**π‘ Problem Formulation:** We often face situations in programming where we need to ensure that our strings are balanced. For instance, we might need a string composed of ‘a’ and ‘b’ characters to have all ‘a’s precede all ‘b’s to be considered balanced. The task is to find the minimum number of deletions required to achieve such a balanced string. For example, given the input “baaabbaabbba”, the optimal output after deletions would be “aaabbb”, which necessitates a total of 6 deletions.

## Method 1: Greedy Algorithm

The Greedy Algorithm approach to finding the minimum number of deletions to balance a string works by sequentially iterating through the string, and deleting ‘b’ characters that precede ‘a’ characters. It uses a single pass and tracks the number of ‘b’s seen so far and the number of deletions made.

Here’s an example:

def min_deletions_to_balance(string): b_count = 0 deletions = 0 for char in string: if char == 'a': deletions += b_count b_count = 0 else: b_count += 1 return deletions print(min_deletions_to_balance("baaabbaabbba")) # Example call to the function

Output: `6`

This method is both intuitive and efficient. It loops through the string once, counting the number of deletions needed as it encounters ‘b’ characters that should be deleted to maintain the balance before ‘a’ characters. It is a time-efficient solution with a time complexity of O(n) where n is the length of the string.

## Method 2: Dynamic Programming

Dynamic Programming can be applied to this problem by constructing a solution step by step. It involves two passes through the string — one to count ‘a’s and another to identify deletions needed while tracking the minimum deletions seen so far, using past computed values.

Here’s an example:

def min_deletions_to_balance_dp(string): a_count = string.count('a') deletions = min_del = 0 for char in string: if char == 'a': a_count -= 1 else: deletions += 1 min_del = min(min_del, deletions - a_count) return min_del + a_count print(min_deletions_to_balance_dp("baaabbaabbba")) # Example call to the function

Output: `6`

The Dynamic Programming method cleverly combines both the future and past states to decide on the minimum number of deletions. The efficiency of this method also lies in its O(n) time complexity, but it requires a bit more understanding and might involve more overhead than the Greedy approach.

## Method 3: Two Pointer Technique

The Two Pointer technique uses two pointers to traverse the string from opposite ends, comparing and moving inward until they meet or cross. It identifies deletions by finding mismatches that violate the balance.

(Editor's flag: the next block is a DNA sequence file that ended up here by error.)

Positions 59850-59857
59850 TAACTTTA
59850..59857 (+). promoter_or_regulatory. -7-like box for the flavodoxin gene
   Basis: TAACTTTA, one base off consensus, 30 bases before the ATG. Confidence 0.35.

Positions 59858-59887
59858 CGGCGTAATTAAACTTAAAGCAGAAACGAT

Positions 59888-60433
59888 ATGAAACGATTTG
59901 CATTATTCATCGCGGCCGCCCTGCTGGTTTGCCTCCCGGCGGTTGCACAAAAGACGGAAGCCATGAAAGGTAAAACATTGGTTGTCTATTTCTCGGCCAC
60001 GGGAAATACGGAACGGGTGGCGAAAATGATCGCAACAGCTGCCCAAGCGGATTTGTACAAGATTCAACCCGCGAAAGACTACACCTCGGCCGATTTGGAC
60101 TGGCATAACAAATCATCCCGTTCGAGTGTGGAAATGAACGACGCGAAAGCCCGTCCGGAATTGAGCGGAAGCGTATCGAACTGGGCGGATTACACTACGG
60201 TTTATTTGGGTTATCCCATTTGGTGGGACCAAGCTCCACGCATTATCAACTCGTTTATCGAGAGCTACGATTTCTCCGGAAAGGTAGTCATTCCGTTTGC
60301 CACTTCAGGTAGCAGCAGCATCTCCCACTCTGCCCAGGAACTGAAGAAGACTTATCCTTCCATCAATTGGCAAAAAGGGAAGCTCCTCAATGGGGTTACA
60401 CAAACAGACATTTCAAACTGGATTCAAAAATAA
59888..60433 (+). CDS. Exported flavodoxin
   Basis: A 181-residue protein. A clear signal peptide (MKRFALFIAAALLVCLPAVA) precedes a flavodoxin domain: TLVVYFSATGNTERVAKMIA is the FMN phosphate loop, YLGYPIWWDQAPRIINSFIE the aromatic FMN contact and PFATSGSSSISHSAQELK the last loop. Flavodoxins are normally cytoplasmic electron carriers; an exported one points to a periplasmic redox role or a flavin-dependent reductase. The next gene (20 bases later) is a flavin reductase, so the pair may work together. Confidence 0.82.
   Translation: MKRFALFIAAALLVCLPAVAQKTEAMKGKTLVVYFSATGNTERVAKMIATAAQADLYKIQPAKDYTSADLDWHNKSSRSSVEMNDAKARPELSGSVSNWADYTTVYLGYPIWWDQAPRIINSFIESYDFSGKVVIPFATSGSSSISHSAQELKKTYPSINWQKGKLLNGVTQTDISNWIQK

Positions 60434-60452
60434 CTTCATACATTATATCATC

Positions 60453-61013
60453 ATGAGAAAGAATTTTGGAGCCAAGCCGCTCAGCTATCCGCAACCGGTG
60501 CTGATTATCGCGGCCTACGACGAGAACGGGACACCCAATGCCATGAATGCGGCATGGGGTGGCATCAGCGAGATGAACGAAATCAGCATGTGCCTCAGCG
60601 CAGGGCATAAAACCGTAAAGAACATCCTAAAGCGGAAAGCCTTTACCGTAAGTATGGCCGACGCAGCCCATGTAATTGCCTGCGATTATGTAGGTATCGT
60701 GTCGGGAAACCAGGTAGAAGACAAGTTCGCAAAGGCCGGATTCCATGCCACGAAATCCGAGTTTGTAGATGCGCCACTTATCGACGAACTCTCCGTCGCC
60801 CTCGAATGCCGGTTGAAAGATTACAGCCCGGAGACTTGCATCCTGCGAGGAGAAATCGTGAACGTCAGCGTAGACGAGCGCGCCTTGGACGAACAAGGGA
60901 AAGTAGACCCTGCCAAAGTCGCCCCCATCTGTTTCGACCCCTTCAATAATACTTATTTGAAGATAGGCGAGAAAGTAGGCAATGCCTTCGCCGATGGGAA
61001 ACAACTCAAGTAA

Here’s an example:

def min_deletions_two_pointers(string): left, right = 0, len(string) - 1 deletions = 0 while left < right: while left < right and string[left] == 'a': left += 1 while left < right and string[right] == 'b': right -= 1 if left < right: deletions += 2 left += 1 right -= 1 return deletions print(min_deletions_two_pointers("baaabbaabbba")) # Example call to the function

Output: `6`

The Two Pointer technique is effective in this case for finding the optimal number of deletions, especially if the string is almost balanced to begin with. It’s intuitive for problems involving symmetries or pairs and also runs in O(n) time complexity.

## Method 4: Stack-based Approach

A Stack can be utilized to tackle the deletion problem efficiently. The Stack approach pushes ‘b’s onto the stack until an ‘a’ is encountered, after which it pops a ‘b’ out, effectively counting a deletion.

Here’s an example:

def min_deletions_stack(string): stack = [] deletions = 0 for char in string: if char == 'a': while stack and stack[-1] == 'b': stack.pop() deletions += 1 else: stack.append(char) return deletions print(min_deletions_stack("baaabbaabbba")) # Example call to the function

Output: `6`

The Stack-based approach mimics the procedure of manually removing characters that violate the string’s balance and is especially intuitive for individuals with experience using stacks. It offers a O(n) time complexity and is a viable alternative when maintaining an order of processing is necessary.

## Bonus One-Liner Method 5: Functional Programming with Reduce

Leverage Python’s `functools.reduce`

function for a concise one-liner that performs a fold over the string, accumulating the minimum deletions in a single expression.

Here’s an example:

from functools import reduce print(reduce(lambda acc, x: (acc[0] + (x == 'b' and acc[1] == 0), max(acc[1] - (x == 'a'), 0)), "baaabbaabbba", (0, 0))[0])

Output: `6`

This one-liner uses functional programming concepts and is certainly a compact solution. However, its readability is substantially lower and might not be straightforward for those unfamiliar with `reduce`

and lambda functions. It also has a time complexity of O(n), which is on par with the other methods presented.

## Summary/Discussion

**Method 1: Greedy Algorithm.**It’s simple and very efficient with a linear time complexity. However, this method might not be as flexible for variations of the problem.**Method 2: Dynamic Programming.**This comprehensive method allows for adjustments in logic to handle potential problem variations. It might be slightly less intuitive than other methods.**Method 3: Two Pointer Technique.**Effective and efficient, particularly for strings that are nearly balanced. However, it may require additional logic for handling different types of imbalance in strings.**Method 4: Stack-based Approach.**It is intuitive for those with experience using stacks and good for maintaining processing order, but can be a bit more complex to understand for some.**Bonus Method 5: Functional Programming.**This one-liner is elegant but lacks readability, making it less suitable for maintainable codebases. Nonetheless, it’s a fine example of Python’s functional programming capabilities.